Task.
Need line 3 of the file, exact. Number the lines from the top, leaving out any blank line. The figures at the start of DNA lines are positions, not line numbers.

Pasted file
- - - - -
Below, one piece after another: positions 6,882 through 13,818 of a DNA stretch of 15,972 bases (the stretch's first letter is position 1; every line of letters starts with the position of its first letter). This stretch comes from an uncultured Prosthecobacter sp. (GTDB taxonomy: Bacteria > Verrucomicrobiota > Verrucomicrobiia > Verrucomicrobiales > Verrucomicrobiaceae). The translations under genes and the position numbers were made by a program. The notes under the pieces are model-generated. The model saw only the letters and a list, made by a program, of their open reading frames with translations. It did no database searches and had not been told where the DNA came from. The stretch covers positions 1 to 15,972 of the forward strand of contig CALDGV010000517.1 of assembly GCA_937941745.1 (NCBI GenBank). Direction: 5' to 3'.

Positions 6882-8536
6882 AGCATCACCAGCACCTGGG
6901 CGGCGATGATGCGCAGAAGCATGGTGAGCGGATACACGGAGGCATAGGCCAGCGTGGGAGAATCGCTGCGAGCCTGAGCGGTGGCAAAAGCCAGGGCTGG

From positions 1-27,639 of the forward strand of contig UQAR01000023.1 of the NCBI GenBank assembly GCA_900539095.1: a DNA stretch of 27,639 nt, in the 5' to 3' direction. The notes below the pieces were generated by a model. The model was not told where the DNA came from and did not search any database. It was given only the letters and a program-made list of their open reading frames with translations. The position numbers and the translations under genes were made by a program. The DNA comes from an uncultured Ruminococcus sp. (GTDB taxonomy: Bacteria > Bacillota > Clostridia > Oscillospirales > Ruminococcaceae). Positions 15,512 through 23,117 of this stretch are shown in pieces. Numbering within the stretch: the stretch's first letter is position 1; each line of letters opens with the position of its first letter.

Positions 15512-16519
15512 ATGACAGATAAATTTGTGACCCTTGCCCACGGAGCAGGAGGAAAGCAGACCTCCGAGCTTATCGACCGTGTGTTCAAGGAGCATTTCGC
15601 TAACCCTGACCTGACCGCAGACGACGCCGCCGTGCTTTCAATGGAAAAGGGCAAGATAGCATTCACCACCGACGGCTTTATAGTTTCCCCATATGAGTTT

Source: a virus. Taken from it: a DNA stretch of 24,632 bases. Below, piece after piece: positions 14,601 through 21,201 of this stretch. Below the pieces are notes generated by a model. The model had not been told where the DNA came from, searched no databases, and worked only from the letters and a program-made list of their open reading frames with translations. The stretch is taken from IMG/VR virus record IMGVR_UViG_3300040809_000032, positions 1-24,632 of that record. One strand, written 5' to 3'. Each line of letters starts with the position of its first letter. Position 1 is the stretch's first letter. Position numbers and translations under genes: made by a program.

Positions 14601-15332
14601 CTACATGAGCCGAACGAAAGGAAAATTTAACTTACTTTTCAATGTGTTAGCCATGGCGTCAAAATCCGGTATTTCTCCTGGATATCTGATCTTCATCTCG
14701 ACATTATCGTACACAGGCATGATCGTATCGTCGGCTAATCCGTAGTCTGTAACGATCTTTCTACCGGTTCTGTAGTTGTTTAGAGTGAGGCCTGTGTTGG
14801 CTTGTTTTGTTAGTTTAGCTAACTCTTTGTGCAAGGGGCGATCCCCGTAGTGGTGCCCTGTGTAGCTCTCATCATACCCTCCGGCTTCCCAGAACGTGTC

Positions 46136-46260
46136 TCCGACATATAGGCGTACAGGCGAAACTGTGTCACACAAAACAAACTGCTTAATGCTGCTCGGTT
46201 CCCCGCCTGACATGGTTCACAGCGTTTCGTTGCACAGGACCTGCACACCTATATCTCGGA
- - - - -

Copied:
6882 AGCATCACCAGCACCTGGG